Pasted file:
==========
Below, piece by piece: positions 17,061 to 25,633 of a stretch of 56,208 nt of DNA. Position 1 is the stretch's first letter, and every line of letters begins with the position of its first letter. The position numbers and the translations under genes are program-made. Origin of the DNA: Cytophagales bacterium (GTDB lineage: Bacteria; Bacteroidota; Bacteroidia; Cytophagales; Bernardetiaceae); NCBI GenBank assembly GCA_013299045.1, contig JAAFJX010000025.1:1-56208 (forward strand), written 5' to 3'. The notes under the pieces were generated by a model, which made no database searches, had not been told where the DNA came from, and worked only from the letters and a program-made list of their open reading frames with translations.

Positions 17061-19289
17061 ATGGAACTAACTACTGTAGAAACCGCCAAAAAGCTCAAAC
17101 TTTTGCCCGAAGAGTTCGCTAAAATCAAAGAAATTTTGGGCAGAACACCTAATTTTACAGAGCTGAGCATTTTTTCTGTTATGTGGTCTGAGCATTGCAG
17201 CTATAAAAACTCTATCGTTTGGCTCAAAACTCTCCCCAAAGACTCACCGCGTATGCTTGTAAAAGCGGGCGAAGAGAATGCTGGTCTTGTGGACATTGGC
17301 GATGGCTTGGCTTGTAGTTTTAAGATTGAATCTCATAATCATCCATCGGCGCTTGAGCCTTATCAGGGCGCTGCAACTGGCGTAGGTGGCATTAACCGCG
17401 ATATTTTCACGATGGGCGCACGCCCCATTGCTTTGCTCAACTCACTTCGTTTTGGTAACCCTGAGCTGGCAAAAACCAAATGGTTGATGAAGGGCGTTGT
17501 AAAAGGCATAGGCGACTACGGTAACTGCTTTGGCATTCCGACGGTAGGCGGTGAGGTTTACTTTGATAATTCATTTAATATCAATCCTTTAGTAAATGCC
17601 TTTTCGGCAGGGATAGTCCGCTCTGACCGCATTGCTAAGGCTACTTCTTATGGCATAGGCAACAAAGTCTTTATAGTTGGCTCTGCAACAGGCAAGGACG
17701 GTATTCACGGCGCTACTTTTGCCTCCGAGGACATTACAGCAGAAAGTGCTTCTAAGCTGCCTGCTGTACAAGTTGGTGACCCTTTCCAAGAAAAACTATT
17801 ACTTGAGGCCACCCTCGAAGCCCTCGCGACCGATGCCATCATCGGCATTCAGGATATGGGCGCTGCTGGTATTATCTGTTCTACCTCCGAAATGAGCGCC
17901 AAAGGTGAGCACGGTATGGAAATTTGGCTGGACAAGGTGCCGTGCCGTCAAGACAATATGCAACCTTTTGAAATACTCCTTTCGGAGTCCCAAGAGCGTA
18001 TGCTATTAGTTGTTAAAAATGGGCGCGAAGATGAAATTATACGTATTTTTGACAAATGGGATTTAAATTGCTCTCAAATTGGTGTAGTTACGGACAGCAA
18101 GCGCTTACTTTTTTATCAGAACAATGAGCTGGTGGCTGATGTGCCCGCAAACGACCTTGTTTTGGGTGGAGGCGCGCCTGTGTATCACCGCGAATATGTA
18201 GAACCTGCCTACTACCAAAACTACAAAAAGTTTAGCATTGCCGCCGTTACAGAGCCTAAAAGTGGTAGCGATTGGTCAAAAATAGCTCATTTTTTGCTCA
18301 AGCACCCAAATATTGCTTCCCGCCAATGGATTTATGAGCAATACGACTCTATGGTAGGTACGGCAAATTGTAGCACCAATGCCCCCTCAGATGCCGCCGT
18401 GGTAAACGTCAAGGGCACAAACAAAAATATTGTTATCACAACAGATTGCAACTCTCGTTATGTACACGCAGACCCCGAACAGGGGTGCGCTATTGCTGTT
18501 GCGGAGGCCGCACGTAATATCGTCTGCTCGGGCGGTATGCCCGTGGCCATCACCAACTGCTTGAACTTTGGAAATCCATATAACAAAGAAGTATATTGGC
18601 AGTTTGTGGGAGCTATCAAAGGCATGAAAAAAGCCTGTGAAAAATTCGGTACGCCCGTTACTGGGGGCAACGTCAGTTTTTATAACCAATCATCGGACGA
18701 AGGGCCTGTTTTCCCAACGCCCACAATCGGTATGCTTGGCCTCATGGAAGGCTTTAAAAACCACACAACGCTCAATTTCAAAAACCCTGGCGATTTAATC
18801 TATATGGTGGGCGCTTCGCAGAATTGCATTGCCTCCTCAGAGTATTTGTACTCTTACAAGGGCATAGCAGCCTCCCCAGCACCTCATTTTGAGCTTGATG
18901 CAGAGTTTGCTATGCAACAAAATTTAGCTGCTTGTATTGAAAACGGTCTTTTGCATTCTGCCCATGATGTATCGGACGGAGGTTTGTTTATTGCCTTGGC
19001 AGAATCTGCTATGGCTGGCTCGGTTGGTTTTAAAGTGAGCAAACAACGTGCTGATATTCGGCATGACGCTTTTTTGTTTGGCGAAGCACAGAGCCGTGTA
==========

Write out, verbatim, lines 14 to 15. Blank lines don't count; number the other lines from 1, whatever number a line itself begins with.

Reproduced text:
18101 GCGCTTACTTTTTTATCAGAACAATGAGCTGGTGGCTGATGTGCCCGCAAACGACCTTGTTTTGGGTGGAGGCGCGCCTGTGTATCACCGCGAATATGTA
18201 GAACCTGCCTACTACCAAAACTACAAAAAGTTTAGCATTGCCGCCGTTACAGAGCCTAAAAGTGGTAGCGATTGGTCAAAAATAGCTCATTTTTTGCTCA